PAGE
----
You can almost chalk Tuesday’s presidential debate up as draw before it even starts. This verdict should not depress Republicans because it does not mean Mitt Romney won’t again do a stellar job. What it means is that because of the first debate, the landscape has changed and there are factors in play this time that are largely beyond his control.
Expectations have been reset, if not entirely reversed, because of Mr. Romney’s first debate victory. The first time, Mr. Romney benefitted from unrealistically low expectations –- a product of Mr. Obama’s campaign strategy of personal diminution and the press’s readiness to echo it. That advantage is gone.
Gone too are the equally unrealistically high expectations that previously prevailed for Mr. Obama. It is now all too clear that he is not the Democratic Demosthenes advertised. Of course, no one could have been, but Mr. Obama paid a price for it. This time he won’t have to because expectations for his performance have been lowered. Most people expect another Romney win.
Expectations are important, especially in the subjective world of politics. There are no objective standards when it comes to political debates -- no rules or standards that produce a clear winner and loser out of each contest. The outcome is what we make of it, measured against the expectations we bring to them.
Mr. Romney’s first debate triumph was built on the fact that he vastly exceeded, while Obama greatly fell below, the public’s pre-debate expectations. The combined separation was unmistakably large and so the verdict on the debate was unquestionably clear. The outcome this time will be far murkier. Expectations are more realistic this time.
It will be very hard for Mr. Romney to improve from his first debate performance. He did all the right things then. While it is certainly possible that he could do them better, it won’t be easy. One of the hardest things there is to do is exactly the same thing twice.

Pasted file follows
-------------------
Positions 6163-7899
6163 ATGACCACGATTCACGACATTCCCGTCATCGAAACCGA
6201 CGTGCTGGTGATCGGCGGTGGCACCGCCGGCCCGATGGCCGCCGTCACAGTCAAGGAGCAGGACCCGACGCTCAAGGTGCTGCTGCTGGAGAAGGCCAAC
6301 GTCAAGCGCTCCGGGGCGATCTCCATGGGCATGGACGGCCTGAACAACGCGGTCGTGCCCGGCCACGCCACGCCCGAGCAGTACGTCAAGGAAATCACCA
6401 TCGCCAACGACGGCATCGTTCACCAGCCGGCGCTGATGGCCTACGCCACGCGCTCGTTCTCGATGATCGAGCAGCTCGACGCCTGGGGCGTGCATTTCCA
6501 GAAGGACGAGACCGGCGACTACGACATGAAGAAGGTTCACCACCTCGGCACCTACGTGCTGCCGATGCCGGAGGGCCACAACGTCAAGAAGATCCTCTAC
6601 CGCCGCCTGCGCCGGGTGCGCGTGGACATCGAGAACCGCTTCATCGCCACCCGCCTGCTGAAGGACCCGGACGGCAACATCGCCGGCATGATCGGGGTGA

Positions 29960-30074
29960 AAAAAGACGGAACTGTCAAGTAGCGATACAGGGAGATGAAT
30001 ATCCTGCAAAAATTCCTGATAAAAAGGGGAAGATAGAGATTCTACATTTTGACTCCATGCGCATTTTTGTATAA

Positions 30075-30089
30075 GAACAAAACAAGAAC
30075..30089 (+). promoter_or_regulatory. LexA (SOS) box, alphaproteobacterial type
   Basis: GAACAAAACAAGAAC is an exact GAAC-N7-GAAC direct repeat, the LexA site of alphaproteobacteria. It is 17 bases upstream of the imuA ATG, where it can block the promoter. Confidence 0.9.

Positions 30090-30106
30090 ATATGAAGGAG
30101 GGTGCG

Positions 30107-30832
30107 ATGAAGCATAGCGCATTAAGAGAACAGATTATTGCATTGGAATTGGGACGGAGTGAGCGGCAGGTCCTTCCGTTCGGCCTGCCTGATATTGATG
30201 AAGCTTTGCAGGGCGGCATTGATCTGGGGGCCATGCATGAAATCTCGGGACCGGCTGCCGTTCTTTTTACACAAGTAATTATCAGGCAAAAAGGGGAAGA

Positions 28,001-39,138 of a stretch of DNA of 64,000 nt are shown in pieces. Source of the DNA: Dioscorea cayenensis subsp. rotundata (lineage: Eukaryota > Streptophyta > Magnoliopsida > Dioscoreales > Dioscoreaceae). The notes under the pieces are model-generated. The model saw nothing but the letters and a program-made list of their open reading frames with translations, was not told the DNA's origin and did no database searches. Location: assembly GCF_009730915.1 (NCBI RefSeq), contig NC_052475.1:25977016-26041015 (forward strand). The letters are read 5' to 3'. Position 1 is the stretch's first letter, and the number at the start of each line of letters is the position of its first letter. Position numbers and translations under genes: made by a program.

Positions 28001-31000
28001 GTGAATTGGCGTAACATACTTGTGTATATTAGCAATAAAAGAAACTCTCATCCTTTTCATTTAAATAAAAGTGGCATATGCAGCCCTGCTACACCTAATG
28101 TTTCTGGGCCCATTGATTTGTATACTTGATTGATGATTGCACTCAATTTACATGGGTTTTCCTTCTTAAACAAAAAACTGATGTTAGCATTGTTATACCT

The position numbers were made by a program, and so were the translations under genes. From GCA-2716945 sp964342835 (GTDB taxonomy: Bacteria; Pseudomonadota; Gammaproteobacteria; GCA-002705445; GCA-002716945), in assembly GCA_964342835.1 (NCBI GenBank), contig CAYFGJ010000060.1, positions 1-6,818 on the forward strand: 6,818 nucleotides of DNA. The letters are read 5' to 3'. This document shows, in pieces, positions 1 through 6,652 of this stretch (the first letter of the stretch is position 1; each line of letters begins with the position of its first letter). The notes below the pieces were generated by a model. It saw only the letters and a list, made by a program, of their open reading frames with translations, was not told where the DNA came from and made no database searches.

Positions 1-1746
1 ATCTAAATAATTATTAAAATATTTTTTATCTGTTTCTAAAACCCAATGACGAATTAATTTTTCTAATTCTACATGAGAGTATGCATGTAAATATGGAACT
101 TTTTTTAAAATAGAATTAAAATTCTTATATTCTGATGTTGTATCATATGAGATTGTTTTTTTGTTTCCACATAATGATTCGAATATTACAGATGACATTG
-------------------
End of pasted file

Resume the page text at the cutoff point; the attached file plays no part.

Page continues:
Mr. Obama will certainly improve his performance. As Vice President Joseph R. Biden showed in the vice presidential debate, whatever else the Democrats are determined to be going forward, they are not going to be disengaged or dispassionate again. Such an approach will at least appeal to Mr. Obama’s base. While that may seem a small thing, it was something Mr. Obama failed to do the first time around.
The Democratic base will not let their guard down again. After the first debate, they, along with the media, let their disappointment rule them. They were shocked and unguarded enough to say so. They turned on Mr. Obama, his campaign, and even Jim Lehrer. Maybe they felt they had no choice, but this time they will feel they have no choice but to not do so. After the first debate fallout, they now know they are playing for keeps this time. Mr. Romney’s first debate win has been a huge boost when he desperately needed it. Another Romney boost could prove electorally fatal to Democrats so close to the election.
This time the president's base will not allow themselves the luxury of venting their frustration with Mr. Obama’s performance –- regardless of what it turns out to be. By showing such restraint, they can at least assure that there will not be a clear-cut consensus as to who won this debate –- the very consensus that has continued to propel Mr. Romney since that first debate.
The final reason that this debate is likely to be judged a tie on the day after is that Mr. Romney does not have to win. This is not to say that he will not debate to win –- or that he should not prepare or try to. What it means is that he has already established his credibility in the first debate, making himself appear at least the equal to Mr. Obama in the eyes of much of the broader public. This time he does not have to extend himself to do so –- he just has to be himself.
The person who has to extend himself in this debate is the president. With that greater need, comes greater risk as well. You only had to watch the vice presidential debate to realize what that risk is.
Together this all means the second debate is likely going to be judged a tie in the media. Yet, Romney supporters should not be dismayed. A tie likely will just mean that their candidate has been a victim of his own success.
J.T. Young served in the Treasury Department, the Office of Management and Budget and as a congressional staff member.
By Andrew P. Napolitano
The president's men trash the Constitution to pursue antagonists